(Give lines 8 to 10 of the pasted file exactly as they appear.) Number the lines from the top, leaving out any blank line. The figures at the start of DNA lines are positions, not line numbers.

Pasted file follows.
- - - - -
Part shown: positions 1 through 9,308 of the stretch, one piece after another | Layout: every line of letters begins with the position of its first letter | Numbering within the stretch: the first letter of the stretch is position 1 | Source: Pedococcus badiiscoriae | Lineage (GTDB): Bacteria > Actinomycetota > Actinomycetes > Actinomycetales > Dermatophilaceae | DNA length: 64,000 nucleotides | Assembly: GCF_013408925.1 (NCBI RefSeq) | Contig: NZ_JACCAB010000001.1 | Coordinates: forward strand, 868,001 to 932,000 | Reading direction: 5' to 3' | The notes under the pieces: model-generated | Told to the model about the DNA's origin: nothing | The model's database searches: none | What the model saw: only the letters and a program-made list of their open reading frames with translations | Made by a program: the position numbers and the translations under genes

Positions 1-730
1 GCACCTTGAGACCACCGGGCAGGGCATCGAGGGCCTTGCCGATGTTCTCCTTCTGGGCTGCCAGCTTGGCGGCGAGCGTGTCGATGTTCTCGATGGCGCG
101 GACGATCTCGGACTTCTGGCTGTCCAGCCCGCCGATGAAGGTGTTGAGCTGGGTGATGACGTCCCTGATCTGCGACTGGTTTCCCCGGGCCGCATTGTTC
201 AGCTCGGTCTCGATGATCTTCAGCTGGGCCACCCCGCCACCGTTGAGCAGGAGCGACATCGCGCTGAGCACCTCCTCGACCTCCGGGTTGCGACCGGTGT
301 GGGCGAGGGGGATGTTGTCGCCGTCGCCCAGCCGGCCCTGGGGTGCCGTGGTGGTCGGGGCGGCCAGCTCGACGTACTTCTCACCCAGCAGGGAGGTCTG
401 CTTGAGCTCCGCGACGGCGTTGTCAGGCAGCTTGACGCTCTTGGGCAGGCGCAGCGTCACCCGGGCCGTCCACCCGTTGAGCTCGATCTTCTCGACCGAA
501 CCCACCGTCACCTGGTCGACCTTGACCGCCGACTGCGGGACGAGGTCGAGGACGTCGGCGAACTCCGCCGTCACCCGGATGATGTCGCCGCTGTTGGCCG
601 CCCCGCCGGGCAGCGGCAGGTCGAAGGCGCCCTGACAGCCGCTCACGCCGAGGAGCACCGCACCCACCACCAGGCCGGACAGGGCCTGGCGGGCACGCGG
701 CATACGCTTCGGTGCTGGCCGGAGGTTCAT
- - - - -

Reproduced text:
501 CCCACCGTCACCTGGTCGACCTTGACCGCCGACTGCGGGACGAGGTCGAGGACGTCGGCGAACTCCGCCGTCACCCGGATGATGTCGCCGCTGTTGGCCG
601 CCCCGCCGGGCAGCGGCAGGTCGAAGGCGCCCTGACAGCCGCTCACGCCGAGGAGCACCGCACCCACCACCAGGCCGGACAGGGCCTGGCGGGCACGCGG
701 CATACGCTTCGGTGCTGGCCGGAGGTTCAT